Branstad's Condition falls short
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24 Hour Dorman
Terry Branstad says he wants smaller, smarter state government. And his final Condition of the State address certainly was smallish.
Smart? In places, to be sure. But mostly it was underwhelming. Probably because I expected too much.
In my defense, I saw Tuesday’s moment as a big-stage farewell stanza presented by the longest serving governor in the history of America. That famous ‘stache, in the big room, one last time, two whole branches of government at his feet.
I hoped Branstad would mistily wax nostalgic, share a fascinating anecdote or three and reveal some of the many, many good and hard lessons he’s learned as governor for 22 years. Some stern, sage warnings about the future might be appropriate. A few bold prescriptions for those chronic conditions would be helpful as he prepares to leave us for the U.S. Embassy in China.
I saw him stump for Trump, so I know he can bring it.
But that didn’t happen.
Yes, the governor did look back to the farm crisis of the 1980s, when he did some of his best work on diversifying the state’s economy. He talked about progress in three communities hit hard by the downturn, Bloomfield, Waterloo and Woodbine. It was, for me, the strongest stretch of his remarks, melding into praise for Iowa’s current manufacturing and agriculture sectors.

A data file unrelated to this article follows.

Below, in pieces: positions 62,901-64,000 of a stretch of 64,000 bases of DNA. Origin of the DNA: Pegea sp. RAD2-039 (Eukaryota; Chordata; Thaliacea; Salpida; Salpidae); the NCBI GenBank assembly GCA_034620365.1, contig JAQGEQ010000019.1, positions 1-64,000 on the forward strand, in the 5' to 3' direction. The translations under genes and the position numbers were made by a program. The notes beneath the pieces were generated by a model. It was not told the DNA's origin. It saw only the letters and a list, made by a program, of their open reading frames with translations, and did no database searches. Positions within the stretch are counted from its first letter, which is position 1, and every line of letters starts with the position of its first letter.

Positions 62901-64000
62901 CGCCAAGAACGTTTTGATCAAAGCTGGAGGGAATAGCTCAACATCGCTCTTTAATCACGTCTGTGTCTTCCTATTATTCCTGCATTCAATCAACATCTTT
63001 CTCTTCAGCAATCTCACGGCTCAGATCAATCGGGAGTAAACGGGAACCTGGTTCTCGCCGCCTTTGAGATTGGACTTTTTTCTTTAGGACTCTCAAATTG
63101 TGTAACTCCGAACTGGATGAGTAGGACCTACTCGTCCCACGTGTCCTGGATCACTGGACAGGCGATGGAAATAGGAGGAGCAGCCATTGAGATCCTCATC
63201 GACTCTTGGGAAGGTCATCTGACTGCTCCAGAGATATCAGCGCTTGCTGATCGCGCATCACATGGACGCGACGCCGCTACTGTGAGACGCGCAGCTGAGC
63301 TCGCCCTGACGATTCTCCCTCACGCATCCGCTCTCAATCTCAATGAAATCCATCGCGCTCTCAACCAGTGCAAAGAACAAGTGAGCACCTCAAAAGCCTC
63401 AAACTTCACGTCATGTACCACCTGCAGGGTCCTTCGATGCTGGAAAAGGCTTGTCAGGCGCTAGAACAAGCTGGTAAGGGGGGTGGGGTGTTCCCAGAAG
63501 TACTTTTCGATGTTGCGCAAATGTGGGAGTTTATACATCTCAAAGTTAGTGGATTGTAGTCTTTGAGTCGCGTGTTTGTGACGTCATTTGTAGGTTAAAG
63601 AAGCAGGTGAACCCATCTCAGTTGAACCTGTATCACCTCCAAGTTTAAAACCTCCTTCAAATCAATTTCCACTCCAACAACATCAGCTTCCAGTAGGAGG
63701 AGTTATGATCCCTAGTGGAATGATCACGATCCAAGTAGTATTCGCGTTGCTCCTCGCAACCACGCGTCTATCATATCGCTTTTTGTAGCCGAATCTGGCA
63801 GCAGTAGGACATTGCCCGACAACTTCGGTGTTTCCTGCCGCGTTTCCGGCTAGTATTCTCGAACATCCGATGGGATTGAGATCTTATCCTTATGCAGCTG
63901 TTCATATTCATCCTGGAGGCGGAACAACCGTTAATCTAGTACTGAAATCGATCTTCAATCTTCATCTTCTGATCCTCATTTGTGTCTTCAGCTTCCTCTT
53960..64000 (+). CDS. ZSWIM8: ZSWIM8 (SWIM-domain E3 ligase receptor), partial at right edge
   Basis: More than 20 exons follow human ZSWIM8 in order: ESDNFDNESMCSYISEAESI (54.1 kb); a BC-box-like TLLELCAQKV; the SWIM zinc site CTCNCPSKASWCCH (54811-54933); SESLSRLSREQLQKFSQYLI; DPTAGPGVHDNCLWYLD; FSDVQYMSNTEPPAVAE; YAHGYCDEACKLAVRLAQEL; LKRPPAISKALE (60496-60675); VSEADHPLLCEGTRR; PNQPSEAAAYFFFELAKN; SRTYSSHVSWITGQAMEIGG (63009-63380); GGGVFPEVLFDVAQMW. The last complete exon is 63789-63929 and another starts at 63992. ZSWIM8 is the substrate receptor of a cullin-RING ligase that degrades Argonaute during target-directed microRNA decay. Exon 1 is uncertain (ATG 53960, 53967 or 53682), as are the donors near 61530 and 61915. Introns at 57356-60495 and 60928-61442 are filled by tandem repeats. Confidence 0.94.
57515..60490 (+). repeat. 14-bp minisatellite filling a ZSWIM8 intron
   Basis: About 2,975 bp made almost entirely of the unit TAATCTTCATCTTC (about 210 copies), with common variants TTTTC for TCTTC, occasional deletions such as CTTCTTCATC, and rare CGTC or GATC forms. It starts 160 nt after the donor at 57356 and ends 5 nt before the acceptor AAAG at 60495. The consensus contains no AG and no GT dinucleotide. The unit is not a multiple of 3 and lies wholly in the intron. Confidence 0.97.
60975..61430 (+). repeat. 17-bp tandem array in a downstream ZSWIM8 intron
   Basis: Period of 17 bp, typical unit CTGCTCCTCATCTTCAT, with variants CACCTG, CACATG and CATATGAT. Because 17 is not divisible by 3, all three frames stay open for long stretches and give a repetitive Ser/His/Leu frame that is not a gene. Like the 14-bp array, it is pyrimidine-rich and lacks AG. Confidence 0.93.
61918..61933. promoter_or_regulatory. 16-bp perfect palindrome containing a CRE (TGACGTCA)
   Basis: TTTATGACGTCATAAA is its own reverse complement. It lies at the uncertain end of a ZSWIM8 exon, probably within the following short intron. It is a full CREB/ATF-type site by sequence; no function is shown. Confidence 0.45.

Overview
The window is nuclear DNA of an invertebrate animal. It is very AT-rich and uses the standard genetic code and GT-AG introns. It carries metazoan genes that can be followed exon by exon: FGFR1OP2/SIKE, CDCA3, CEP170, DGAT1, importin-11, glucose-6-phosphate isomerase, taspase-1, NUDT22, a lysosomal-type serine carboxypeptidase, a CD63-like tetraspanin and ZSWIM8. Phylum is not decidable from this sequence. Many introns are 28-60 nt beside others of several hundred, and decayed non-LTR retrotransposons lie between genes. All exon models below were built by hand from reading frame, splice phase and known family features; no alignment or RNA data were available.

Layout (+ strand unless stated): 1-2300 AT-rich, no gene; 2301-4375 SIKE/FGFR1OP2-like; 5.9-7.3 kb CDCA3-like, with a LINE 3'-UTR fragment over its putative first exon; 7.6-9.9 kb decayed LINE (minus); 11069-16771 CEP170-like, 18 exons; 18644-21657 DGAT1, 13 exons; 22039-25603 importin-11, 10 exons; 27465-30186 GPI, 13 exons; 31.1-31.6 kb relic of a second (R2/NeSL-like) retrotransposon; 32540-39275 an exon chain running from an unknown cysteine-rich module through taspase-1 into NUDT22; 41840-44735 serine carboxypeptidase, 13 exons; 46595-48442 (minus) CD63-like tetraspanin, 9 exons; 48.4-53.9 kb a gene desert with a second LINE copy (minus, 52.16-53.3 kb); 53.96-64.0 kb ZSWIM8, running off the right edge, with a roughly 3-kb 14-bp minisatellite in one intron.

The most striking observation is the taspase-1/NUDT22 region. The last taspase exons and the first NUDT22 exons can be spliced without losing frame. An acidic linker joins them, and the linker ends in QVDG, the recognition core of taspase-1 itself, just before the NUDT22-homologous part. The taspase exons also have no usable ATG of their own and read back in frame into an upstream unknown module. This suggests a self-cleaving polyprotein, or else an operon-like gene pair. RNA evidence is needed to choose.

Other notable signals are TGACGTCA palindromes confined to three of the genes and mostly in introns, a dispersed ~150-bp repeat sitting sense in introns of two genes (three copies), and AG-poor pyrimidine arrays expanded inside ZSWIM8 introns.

But the rest largely was a series of swift brush strokes in fuzzy Branstadian beige.
His toughest budget cuts received no mention. His privatization of Iowa’s Medicaid program, perhaps the most sweeping and controversial decision of his tenure, rated four sentences. And it’s still going to save $110 million this year, Branstad said. But not one more sentence to explain, at long last, how.
He called for innovative ideas to remake government, and offered up a stale review of state boards and commissions.
Branstad pointed to a steep jump in traffic fatalities, but endorsed no concrete solutions.
In another strong section, he talked emotionally about a note he received from parents whose daughter was killed on her bicycle by a texting driver.
“I ask that all Iowans join the Iowa law-enforcement community, first responders, the League of Cities, all the major cellphone carriers, the insurance industry, and the medical community in demanding real change in the laws for distracted and impaired drivers,” Branstad said. But what change does the governor actually favor? He didn’t say.
On water quality, where Branstad could have cemented a positive legacy with a bold, new approach to an stubborn problem, he simply called up an old bill number, House File 2541, from last year. “I believe our discussions should begin with the House-passed bill from last session,” he said.
I also figured Branstad would devote a healthy portion of his speech to extolling the virtues of Lt. Gov. Kim Reynolds, who will be taking his place any month now. But she was only mentioned briefly. Maybe he’s saving it for her swearing-in ceremony.
So Branstad gave a Branstad speech, competent, but hardly compelling. He dashed my expectations, but for the last time.
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